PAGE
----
Family Mediation and the Resolution Manisfesto for Family Law

By coincidence, I received notice of my own personal achievement on the same day as Resolution published its Manifesto for Family Law.

Resolution is a national body of family lawyers and mediators whose members are committed to dealing with family law in a non-confrontational manner. I trained and qualified as a family mediator with Resolution in 2011 and continue to base my practice in family law and family mediation against the code of principles laid out by Resolution.

The Manifesto's main message is that separating couples should be assisted at all stages through their case in order to minimise conflict; protect vulnerable people; help parents to understand their responsibilities to their children; allow people to divorce without blame; and help people to understand how their divorce will affect their future finances. The document can be accessed here: http://www.resolution.org.uk/site_content_files/files/resolution_manifesto_for_family_law.pdf

When cuts to Legal Aid were introduced in 2013, the intention was that more people would resolve their cases without having to go to court. Legal Aid was kept in place for Family Mediation and so it was hoped that the majority of separating couples would access mediation and be able to settle their dispute out of court.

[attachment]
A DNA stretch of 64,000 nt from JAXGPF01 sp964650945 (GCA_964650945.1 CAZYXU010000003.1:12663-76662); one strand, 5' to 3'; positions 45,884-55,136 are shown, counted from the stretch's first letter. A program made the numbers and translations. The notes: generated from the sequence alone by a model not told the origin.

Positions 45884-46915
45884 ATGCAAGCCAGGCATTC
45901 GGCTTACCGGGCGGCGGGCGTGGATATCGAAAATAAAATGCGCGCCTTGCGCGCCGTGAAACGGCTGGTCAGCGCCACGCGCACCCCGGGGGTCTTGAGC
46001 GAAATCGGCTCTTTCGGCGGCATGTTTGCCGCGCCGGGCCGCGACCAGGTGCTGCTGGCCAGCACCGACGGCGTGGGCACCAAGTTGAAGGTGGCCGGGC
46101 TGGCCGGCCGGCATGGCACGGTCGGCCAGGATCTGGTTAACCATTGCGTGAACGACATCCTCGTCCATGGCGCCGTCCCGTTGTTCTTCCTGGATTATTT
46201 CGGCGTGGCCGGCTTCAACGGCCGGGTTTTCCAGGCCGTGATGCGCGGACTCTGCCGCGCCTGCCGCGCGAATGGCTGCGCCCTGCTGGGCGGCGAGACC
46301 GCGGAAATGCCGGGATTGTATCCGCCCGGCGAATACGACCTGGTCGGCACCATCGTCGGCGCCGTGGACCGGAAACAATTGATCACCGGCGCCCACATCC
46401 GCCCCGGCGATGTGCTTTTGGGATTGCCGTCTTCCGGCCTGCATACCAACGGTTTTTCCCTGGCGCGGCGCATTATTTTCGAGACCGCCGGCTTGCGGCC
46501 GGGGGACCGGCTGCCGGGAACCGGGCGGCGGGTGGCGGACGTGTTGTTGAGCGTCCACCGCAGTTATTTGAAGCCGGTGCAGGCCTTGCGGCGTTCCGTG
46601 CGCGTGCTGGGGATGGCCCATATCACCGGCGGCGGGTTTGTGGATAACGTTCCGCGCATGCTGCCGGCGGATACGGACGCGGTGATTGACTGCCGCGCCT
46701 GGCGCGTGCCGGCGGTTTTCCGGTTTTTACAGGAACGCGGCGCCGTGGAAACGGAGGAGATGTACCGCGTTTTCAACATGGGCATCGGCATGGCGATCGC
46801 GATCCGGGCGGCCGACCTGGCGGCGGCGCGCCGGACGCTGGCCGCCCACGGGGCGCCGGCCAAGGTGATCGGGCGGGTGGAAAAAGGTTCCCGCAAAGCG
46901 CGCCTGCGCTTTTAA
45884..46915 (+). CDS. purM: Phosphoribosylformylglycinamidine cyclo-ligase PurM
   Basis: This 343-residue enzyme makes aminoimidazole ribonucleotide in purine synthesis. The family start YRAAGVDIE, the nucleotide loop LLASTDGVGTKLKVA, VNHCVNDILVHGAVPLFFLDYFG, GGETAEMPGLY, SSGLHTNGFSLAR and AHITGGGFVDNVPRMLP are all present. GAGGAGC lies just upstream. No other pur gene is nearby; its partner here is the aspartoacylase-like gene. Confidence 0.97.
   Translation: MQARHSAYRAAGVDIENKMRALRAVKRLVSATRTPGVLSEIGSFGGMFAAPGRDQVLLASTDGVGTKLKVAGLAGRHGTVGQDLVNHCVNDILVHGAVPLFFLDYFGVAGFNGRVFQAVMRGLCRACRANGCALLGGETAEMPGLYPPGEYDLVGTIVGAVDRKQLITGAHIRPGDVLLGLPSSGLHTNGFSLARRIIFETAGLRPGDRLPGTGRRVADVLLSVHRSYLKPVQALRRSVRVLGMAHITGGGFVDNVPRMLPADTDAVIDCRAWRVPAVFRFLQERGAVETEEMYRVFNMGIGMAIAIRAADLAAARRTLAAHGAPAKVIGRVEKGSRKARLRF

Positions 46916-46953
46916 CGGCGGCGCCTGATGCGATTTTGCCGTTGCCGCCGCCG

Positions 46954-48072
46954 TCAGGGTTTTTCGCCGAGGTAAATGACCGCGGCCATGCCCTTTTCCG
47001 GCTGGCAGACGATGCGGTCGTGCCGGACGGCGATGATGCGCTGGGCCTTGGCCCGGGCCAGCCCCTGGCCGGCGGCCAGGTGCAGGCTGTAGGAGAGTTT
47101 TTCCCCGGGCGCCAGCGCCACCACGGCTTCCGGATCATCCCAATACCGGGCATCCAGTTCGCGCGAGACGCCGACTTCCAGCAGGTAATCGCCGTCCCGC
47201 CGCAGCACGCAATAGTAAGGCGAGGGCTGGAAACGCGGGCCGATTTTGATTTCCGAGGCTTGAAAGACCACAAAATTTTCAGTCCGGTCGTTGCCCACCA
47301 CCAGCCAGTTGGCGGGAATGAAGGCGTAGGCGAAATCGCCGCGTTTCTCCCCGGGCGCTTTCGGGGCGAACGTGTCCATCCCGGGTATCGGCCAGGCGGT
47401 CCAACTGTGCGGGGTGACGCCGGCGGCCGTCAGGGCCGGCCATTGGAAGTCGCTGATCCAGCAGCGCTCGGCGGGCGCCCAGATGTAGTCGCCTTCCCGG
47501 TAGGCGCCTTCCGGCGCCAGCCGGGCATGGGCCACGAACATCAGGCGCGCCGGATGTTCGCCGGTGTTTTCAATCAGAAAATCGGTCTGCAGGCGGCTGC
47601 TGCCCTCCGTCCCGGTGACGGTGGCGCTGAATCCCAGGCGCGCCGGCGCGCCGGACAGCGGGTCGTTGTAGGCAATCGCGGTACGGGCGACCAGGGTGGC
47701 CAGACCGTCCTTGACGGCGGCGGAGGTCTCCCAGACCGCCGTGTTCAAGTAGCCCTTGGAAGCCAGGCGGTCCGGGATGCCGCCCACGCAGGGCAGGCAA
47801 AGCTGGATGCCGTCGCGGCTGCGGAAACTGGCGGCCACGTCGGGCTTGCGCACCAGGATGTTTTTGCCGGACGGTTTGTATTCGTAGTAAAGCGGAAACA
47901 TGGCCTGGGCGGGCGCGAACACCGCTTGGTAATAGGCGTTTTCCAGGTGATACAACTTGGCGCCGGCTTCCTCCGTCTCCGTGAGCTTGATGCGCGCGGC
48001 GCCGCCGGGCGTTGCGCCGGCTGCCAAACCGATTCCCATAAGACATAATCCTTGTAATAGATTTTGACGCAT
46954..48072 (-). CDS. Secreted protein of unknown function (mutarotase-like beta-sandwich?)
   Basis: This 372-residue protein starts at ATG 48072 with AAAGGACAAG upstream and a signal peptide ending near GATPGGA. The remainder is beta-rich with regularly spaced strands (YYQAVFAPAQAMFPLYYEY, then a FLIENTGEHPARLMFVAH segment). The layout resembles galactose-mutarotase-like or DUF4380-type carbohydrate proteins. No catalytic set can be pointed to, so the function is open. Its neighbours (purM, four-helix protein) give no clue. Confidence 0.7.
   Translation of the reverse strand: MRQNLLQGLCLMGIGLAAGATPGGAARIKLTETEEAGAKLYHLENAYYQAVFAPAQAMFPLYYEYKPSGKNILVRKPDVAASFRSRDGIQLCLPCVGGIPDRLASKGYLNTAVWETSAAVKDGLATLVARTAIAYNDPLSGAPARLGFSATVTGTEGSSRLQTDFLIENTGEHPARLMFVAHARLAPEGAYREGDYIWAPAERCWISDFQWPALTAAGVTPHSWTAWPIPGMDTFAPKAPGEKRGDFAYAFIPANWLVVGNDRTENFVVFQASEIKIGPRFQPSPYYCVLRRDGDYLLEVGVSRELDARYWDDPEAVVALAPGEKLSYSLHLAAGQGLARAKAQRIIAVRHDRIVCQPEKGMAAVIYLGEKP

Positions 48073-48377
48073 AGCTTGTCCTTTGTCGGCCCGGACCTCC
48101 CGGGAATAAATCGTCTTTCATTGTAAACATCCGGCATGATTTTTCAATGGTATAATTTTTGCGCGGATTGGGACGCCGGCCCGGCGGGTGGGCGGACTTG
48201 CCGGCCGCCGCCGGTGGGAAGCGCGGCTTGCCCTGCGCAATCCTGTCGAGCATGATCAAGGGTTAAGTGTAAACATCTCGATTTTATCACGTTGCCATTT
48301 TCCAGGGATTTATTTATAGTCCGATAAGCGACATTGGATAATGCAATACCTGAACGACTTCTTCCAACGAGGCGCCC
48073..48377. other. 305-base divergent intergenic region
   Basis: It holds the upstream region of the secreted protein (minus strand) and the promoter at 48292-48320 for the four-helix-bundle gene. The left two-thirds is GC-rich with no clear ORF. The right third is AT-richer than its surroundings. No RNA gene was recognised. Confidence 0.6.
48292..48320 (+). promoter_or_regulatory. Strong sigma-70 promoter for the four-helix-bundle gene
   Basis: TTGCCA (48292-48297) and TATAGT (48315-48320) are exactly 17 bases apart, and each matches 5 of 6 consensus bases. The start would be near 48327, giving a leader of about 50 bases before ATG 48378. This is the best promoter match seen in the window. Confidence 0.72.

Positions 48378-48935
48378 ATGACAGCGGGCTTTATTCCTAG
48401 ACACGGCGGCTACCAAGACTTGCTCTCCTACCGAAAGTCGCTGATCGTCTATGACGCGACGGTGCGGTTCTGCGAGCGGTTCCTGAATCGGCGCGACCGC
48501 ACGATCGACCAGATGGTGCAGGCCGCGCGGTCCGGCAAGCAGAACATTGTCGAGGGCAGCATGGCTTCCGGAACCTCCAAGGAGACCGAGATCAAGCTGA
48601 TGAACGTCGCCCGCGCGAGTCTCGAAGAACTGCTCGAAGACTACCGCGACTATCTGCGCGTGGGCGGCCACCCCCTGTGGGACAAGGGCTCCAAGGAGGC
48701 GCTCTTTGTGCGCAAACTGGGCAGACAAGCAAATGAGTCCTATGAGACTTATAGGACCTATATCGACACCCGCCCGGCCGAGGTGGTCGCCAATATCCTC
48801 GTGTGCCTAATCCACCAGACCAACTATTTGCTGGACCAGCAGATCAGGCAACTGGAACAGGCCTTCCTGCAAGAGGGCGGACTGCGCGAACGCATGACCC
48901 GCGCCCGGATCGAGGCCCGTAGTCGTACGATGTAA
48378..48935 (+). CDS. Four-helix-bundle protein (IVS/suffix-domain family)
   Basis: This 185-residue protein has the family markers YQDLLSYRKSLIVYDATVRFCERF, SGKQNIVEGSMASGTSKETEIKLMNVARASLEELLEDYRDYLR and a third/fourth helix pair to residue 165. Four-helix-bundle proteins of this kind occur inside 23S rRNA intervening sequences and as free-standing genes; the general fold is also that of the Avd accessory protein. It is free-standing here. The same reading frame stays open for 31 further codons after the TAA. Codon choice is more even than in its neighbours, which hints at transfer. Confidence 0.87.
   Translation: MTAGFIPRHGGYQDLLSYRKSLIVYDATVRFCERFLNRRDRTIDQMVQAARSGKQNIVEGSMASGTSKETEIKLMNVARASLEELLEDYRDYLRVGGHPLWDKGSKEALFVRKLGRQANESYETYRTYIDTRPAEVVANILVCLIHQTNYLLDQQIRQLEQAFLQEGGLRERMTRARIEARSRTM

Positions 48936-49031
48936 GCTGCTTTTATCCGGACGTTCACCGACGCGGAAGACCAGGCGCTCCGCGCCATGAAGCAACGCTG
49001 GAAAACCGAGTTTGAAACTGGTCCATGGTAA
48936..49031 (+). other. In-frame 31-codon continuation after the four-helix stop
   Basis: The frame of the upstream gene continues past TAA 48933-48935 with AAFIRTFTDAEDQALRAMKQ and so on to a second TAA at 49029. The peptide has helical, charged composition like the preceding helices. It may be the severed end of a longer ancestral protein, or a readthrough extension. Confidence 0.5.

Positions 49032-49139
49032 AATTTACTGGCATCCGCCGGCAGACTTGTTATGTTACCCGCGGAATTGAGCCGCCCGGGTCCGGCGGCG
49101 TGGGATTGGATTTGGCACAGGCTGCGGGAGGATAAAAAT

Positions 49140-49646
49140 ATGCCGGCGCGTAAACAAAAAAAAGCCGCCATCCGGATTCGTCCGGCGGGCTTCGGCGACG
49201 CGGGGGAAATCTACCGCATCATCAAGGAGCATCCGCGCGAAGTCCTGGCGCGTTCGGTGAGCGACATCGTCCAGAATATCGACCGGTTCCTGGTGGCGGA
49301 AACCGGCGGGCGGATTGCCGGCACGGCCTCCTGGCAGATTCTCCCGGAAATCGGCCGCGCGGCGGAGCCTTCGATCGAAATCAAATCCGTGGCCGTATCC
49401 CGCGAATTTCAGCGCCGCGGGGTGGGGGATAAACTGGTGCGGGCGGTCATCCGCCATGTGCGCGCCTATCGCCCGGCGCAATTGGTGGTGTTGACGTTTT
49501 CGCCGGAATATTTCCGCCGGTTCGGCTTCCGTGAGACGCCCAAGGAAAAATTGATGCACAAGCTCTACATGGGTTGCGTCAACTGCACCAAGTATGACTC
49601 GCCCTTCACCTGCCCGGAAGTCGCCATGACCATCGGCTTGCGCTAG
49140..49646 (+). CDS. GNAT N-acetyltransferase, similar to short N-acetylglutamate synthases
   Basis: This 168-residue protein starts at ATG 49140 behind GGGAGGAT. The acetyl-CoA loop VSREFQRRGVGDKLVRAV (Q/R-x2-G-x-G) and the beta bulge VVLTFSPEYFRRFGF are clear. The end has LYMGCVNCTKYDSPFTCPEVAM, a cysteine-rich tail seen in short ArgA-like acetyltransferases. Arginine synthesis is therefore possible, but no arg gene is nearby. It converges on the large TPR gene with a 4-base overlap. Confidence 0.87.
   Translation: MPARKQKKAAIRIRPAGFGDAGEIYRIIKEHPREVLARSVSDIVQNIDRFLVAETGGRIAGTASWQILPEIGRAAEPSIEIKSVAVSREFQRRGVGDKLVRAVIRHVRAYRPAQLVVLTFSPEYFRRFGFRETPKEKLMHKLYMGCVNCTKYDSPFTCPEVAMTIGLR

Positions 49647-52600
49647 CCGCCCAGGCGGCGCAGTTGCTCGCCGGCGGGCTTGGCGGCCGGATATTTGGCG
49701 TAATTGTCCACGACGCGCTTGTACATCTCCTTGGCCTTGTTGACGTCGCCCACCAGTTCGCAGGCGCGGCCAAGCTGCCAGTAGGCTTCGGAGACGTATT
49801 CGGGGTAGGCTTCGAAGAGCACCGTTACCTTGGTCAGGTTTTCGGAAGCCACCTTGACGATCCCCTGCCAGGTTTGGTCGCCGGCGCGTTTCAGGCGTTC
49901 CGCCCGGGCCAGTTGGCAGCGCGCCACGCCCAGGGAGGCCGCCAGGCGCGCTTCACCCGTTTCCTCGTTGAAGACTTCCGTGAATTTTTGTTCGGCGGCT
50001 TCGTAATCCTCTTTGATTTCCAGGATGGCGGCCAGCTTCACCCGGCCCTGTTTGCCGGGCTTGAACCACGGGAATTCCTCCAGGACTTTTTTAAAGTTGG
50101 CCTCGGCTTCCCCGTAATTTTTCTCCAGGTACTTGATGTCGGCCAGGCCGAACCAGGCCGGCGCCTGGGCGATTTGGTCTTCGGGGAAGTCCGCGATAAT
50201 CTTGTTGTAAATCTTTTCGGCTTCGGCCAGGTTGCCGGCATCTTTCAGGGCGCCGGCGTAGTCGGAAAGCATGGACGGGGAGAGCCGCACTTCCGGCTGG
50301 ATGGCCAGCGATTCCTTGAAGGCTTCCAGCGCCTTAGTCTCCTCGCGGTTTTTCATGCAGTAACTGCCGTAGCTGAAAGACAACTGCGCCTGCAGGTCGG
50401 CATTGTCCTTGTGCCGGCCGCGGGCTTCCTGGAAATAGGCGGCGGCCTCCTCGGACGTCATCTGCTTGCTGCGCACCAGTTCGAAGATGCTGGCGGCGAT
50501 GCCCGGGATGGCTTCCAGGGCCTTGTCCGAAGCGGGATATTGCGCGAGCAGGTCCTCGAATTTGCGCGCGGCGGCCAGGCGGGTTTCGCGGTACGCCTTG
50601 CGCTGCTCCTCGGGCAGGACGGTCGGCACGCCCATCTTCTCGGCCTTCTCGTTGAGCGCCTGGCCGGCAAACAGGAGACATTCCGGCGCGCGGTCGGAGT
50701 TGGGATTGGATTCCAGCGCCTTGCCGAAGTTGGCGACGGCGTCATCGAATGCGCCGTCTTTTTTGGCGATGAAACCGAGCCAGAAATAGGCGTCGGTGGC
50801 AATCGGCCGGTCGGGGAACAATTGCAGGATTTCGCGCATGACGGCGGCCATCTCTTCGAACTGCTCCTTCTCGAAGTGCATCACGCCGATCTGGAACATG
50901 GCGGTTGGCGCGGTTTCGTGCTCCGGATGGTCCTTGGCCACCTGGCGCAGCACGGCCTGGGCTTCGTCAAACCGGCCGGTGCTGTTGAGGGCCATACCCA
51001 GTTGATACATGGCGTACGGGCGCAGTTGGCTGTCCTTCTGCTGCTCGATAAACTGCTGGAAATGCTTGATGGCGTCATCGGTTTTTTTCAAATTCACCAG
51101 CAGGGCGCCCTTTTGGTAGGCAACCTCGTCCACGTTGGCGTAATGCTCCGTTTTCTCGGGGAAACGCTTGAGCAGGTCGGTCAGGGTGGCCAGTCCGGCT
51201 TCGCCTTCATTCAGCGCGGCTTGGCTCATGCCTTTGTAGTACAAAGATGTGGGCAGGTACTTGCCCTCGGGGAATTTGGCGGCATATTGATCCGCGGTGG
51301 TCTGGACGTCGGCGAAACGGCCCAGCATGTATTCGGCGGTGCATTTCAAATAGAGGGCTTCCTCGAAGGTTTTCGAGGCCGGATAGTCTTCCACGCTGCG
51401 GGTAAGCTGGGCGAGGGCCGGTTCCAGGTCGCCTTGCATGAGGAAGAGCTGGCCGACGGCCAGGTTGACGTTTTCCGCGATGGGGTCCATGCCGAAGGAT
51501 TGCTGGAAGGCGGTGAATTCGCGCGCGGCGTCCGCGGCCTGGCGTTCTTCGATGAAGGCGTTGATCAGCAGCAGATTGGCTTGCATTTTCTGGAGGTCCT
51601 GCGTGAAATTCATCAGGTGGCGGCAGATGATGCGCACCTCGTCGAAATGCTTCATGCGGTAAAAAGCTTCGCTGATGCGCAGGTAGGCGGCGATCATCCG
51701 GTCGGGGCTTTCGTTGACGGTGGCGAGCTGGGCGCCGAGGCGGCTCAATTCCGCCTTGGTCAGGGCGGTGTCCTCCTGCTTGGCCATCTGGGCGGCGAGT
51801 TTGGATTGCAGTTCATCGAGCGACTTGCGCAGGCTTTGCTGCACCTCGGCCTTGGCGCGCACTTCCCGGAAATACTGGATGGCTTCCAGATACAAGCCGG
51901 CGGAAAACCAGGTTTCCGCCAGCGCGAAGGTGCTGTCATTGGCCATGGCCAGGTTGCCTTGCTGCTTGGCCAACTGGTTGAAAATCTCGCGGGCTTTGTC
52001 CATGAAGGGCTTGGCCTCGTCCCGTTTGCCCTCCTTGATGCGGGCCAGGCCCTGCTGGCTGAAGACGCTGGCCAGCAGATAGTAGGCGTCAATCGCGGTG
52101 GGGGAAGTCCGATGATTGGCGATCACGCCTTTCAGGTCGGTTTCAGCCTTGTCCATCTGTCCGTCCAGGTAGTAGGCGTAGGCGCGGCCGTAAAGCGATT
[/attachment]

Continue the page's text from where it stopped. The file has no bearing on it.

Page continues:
In fact, the reverse has happened and statistics reveal that the number of people attending mediation with the assistance of Legal Aid has dropped by 45% over the two years since the cuts were announced. Resolution Manifesto makes a number of recommendations to help separating people reach agreement out of court; not least making people aware of the benefits of mediation earlier in the separation process and also extending legal aid to be available to all alternative dispute resolution options (such as arbitration and collaborative law).

The recommendations make a lot of sense in view of the increasing number of people going to court without solicitors. The Ministry of Justice (MOJ) have also stepped up their promotion of family mediation and have taken on board criticism levelled at the lack of publicity for mediation since the Legal aid cuts.

You can view the publicity material produced by the MOJ here: https://www.gov.uk/government/publications/family-mediation

It makes sense to try and resolve your family law disputes in an amicable fashion, not least where children are involved. I would urge anybody to visit the Resolution website at www.resolution.org.uk and take some time to read the myriad of material available for separating couples.

At Emsleys, we can provide you with legal advice on all issues of family law, and we work alongside mediators who are accredited by the Family Mediation Council. Members of our family law team are members of Resolution and accredited by the Law Society as experts in family law.

Call us today on 0113 201 4900 for more information or email family.law@emsleys.co.uk.

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